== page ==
UON in your Country
We have a wide network of approved advisers around the world and a number of Regional Offices, all of which can provide advice and guidance about coming to Northampton. For country specific guidance, please refer to our UON in Your Country pages.
Is it safe?
Student safety is always our priority. We have a 24/7 University Security Team and a campus Police team for complete peace of mind on campus. Access to all facilities above ground floor level is restricted to ID card holders.
Northampton is also a three-times Purple Flag winner meaning our town centre offers a “diverse, safe and entertaining evening economy.”*
*Association of Town and City Management, 2018, 2019 and 2020
To discover everything Northampton has to offer, from social life to food and drink to local treasures, take a look at our guide to Northamptonshire.
Cost of living
Although just one hour from London by train and close to other major cities such as Birmingham, Leicester and Oxford, Northampton offers a far more affordable life-style. Northampton’s overall cost of living is 63% lower than London. The overall monthly living costs for one person are 30% lower in Northampton than the UK average and renting a studio for one in the private sector is 25% cheaper.*
International students can also work part-time for up to 20 hours a week, which can help to meet living costs.
Our generous scholarships help to reduce the cost of tuition fees.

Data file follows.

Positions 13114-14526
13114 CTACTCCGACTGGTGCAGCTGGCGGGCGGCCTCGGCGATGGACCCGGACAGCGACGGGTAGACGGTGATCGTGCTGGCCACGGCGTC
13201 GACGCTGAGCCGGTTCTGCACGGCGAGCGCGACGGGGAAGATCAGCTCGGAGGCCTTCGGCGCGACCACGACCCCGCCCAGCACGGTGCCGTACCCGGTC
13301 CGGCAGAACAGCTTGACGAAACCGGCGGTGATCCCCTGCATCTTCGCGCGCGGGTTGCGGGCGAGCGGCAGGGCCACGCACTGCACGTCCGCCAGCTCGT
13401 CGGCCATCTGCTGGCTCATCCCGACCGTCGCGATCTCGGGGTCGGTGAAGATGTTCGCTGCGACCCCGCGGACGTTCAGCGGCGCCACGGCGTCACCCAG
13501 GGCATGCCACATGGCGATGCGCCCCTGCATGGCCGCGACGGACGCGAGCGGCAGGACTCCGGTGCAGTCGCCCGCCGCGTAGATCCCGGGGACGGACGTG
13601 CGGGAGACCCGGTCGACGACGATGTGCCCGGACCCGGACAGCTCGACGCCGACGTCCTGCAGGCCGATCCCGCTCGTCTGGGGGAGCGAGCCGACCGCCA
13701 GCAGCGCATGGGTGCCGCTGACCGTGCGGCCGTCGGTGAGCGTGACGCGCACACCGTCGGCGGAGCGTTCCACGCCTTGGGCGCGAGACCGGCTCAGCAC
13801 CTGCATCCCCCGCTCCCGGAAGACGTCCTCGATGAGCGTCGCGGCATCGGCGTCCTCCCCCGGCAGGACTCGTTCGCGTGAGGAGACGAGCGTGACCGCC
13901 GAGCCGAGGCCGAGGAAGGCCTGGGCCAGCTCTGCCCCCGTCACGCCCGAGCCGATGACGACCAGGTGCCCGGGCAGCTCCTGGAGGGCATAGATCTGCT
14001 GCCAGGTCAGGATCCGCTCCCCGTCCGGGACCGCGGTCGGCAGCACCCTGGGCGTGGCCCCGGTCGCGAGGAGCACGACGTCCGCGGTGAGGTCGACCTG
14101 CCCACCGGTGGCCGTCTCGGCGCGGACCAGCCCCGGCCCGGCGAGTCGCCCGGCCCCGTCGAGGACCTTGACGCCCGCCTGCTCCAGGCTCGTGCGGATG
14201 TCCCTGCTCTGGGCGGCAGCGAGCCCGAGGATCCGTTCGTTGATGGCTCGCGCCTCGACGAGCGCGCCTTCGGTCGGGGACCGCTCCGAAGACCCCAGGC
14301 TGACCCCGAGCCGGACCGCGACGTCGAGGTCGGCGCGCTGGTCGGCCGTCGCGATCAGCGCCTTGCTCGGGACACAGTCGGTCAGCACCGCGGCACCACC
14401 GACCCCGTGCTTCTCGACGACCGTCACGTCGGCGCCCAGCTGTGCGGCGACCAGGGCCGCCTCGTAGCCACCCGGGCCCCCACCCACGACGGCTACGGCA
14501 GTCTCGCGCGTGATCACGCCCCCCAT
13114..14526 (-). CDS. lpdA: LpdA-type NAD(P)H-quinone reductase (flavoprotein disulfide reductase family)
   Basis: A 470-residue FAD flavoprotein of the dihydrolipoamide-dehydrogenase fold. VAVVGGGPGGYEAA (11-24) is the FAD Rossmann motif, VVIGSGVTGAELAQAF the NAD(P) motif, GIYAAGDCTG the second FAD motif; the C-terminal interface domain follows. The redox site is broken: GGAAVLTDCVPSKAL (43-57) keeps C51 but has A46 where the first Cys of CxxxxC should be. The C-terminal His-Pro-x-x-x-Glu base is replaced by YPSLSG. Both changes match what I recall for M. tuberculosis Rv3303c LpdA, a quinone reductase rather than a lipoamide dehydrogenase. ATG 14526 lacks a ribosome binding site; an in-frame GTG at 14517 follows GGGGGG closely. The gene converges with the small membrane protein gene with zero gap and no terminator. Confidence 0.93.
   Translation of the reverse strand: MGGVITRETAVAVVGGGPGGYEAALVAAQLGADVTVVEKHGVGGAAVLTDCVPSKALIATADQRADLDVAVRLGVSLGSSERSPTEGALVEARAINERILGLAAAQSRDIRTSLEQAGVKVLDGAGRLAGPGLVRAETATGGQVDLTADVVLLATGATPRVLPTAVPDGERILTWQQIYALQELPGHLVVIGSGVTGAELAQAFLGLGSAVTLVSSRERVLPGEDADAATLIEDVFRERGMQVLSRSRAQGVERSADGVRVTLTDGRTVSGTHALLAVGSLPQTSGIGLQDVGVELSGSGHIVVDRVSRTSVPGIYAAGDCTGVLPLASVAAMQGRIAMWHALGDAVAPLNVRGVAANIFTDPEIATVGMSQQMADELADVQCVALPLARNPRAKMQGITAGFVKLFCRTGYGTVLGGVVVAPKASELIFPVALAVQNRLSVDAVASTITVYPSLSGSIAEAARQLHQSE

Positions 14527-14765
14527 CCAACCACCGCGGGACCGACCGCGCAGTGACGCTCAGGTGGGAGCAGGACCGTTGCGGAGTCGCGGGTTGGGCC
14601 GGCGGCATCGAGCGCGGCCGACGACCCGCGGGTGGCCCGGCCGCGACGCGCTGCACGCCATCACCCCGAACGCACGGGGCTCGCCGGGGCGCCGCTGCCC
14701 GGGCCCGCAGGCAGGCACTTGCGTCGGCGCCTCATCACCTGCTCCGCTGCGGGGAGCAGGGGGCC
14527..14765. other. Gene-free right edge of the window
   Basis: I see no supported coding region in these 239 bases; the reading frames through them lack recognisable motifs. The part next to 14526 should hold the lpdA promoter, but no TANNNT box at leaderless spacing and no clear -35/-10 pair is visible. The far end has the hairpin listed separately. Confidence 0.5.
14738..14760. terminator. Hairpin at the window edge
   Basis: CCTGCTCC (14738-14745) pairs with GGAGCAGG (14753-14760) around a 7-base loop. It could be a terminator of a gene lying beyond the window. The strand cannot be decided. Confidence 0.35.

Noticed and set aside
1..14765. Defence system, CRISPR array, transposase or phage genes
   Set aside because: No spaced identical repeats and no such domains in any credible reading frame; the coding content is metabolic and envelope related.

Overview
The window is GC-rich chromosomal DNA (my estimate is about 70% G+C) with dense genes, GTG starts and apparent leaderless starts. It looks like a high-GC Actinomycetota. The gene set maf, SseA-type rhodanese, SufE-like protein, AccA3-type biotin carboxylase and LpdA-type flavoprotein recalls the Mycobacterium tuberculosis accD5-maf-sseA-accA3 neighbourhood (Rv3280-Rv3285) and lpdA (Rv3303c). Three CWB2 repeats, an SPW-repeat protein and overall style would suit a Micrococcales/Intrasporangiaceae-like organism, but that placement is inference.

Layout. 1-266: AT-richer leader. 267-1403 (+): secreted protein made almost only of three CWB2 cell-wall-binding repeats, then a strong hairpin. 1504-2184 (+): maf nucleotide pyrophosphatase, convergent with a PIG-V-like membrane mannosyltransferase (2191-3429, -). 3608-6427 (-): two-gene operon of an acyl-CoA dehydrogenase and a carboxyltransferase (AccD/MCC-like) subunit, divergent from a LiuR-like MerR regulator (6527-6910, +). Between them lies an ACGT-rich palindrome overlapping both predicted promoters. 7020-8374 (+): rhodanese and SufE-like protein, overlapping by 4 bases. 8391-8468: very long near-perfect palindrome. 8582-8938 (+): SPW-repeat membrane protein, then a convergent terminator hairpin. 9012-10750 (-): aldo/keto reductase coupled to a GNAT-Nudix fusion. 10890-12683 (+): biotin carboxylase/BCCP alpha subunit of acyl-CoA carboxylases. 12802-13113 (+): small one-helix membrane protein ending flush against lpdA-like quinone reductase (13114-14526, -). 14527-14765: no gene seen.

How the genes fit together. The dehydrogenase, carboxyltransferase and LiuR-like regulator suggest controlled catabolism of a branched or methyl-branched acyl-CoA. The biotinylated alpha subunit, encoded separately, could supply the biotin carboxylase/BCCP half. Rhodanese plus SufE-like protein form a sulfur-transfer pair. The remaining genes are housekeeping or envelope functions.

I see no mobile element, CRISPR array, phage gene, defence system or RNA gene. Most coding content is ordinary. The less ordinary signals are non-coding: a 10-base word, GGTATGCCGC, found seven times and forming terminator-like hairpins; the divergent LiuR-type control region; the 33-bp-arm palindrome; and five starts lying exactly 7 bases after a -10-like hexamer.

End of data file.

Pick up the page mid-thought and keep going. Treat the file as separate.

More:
Our Financial Guidance team offer free support to all students with any financial concerns.
“I liked that Northampton was close to London but smaller and safe. Northampton has lots of parks and is cheap compared to other cities in the UK. I’ve made great friends – as I came here without my family, I’ve become close to my fellow students.”
Radka Blažíčková, BA Fashion (Textiles for Fashion), Czech Republic
Every parent hopes their child’s time at university will be problem-free but sadly, that’s not always the case. Encourage your son or daughter to make themselves familiar with the support systems listed above and to make use of them, if necessary, while they are with us. Getting involved with the social life of the University and town through sports clubs, societies, faith groups and the like will help build support networks your son or daughter can turn to for support, should they need it. The University Counselling Service is also available to support students.
UKCISA (the UK Council for International Student Affairs) offers very comprehensive advice and information for international students and parents on a wide range of topics, including how to deal with Culture shock and Reverse culture shock.
Other useful sources of information include:
- Student Minds – ‘Support for parents’
- Irish Times – Ask the Expert: ‘My son seems very unhappy at university’
- International Student – ‘Budgeting’